While aluminum dominates the retrofit and new construction market nationwide — and copper is the metal of choice for many custom homes — Drugmand says that Galvalume steel accounts for about 70 percent of his company’s installations. “With so much snow, ice and hail in our region — and with such wide variations in temperature — the added strength of steel is often a wise choice for people in the Front Range,” he notes.

To offer such a variety of products Colorado Seamless Gutters uses multiple suppliers, including Weather Guard Building Products for gutter systems and accessories, and Classic Gutter Systems and Good Directions for rain chains and specialty items. “I order inventory once a week and plan to turn over our stock every month,” Drugmand adds. Meanwhile, the in-house sheet metal shop can fabricate custom flashings, collector boxes, scuppers, downspouts, box gutters and chimney caps.

Because gutters in Colorado’s Front Range and mountain communities must stand up to high loads for snow and wind, CSG offers state-of-the-art gutter protection and deicing systems.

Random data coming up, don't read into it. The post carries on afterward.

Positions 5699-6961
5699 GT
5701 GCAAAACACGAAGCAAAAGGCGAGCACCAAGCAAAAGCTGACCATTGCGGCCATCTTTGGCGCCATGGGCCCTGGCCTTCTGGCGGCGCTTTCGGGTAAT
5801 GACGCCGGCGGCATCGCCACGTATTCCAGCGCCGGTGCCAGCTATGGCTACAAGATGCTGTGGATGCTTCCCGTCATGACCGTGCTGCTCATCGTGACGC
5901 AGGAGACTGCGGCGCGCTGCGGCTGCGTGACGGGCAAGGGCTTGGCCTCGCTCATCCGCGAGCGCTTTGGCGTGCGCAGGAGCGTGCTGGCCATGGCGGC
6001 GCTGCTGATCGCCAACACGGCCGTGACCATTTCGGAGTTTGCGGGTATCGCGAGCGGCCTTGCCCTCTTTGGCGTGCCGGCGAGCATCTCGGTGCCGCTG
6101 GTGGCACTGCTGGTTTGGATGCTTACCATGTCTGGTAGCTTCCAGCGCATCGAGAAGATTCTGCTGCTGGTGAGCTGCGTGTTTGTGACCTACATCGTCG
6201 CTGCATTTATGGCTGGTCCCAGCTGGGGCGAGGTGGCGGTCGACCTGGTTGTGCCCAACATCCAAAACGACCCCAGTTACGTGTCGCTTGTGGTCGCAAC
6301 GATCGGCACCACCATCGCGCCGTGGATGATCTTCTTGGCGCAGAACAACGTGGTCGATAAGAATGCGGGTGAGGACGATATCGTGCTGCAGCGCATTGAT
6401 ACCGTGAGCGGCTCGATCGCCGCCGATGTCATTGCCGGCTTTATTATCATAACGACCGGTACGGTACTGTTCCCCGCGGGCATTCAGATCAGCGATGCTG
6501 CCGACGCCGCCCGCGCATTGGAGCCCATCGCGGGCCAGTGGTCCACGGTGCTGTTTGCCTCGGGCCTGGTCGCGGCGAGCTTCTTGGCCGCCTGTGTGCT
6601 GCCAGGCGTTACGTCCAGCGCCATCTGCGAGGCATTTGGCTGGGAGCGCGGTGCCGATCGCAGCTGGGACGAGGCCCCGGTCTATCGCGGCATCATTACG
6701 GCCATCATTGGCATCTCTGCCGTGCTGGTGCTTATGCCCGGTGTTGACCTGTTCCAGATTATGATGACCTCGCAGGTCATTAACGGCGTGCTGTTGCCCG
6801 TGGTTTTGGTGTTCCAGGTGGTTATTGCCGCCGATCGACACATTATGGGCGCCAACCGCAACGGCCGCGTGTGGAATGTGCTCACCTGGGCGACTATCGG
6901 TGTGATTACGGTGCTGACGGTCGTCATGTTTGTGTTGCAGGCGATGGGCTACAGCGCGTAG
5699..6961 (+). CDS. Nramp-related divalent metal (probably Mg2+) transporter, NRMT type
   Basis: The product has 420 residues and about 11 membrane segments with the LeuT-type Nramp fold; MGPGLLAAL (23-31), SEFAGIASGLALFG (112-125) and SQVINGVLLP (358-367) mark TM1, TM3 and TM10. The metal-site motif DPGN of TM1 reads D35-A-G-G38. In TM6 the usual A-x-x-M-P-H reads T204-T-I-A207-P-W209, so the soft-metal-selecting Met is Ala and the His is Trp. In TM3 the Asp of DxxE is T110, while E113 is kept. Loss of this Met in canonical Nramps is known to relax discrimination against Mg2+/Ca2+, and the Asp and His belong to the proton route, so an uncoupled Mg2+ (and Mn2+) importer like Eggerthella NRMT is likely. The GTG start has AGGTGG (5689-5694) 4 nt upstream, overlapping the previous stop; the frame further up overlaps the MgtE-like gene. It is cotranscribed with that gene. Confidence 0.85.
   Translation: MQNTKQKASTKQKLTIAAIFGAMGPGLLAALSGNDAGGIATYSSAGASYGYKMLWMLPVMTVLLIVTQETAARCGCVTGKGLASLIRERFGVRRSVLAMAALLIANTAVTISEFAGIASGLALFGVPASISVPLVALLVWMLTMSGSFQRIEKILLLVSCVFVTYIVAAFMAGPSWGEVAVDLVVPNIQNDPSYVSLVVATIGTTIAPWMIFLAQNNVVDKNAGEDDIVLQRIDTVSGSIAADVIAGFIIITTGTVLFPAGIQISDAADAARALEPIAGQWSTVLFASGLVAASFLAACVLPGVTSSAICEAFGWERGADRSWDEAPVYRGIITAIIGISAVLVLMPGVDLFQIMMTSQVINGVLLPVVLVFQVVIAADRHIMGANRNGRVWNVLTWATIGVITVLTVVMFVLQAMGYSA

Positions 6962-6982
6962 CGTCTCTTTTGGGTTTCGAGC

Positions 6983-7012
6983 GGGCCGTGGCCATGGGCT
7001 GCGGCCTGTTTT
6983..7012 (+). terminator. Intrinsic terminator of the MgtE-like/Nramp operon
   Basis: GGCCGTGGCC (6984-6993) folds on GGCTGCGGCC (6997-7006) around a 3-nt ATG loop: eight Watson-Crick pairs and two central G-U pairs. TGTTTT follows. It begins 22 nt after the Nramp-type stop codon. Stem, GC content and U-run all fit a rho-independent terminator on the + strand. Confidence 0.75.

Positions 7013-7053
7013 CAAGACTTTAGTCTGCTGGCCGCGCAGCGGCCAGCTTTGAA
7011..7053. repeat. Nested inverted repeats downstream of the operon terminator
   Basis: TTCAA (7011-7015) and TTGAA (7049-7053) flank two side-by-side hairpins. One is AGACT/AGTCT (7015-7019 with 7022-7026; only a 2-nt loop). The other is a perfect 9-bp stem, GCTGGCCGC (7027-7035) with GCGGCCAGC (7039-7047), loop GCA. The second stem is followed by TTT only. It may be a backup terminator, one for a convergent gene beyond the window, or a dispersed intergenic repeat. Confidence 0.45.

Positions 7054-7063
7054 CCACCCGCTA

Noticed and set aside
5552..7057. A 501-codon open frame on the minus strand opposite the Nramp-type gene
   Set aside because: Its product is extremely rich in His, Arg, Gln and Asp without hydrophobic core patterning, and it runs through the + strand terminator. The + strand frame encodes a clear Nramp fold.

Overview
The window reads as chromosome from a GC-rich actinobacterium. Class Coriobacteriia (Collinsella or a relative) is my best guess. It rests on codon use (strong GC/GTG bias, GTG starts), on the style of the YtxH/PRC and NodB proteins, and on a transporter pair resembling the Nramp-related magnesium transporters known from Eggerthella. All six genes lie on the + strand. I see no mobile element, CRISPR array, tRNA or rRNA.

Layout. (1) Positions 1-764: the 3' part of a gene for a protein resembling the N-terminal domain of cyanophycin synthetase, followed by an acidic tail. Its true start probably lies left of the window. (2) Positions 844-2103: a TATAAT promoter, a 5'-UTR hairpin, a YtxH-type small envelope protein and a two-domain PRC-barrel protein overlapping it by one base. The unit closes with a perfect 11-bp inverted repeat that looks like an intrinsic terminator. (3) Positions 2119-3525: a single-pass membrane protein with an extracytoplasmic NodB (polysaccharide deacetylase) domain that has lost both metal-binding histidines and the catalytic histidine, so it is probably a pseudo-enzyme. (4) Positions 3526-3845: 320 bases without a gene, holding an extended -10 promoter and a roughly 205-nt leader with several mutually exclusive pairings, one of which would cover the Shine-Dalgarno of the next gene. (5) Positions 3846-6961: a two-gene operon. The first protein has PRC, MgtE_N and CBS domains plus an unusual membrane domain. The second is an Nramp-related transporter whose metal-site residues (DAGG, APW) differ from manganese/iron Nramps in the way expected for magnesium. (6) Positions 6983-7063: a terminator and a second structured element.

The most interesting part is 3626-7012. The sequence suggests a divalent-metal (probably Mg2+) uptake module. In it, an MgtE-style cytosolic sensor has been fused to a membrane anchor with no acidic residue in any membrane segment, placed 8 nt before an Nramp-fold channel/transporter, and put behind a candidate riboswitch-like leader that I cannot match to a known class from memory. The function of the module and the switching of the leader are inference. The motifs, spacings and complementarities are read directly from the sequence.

After field-testing numerous protection products, CSG choose the LeaFree system from GP Industries and recently became exclusive Front Range distributor for GP’s newest LeafX system. Both products are sold in 14 colors and LeafX is also available in copper.

CSG is particularly proud of its innovative deicing system that helps customers combat ice build-up and damming. “Our system is self-regulating,” explains Drugmand, “so that it prevents icicles and ice dams from forming in the first place.” Power output is automatically adjusted to accommodate changes in outside air temperature so the CSG system delivers the exact amount of heat required.

“Traditional ‘heat tape’ solutions use conventional resistance wires to create heat,” continues Drugmand, “similar to the way filament in a light bulb creates light and heat. And that’s also why they tend to burn out in just a few years. But our system uses two parallel ‘bus’ wires separated by a conductive carbon polymer. The polymer increases conductivity, and thus produces more heat, as the temperature drops. And conversely, it decreases conductivity as the temperature rises so that less heat is generated.”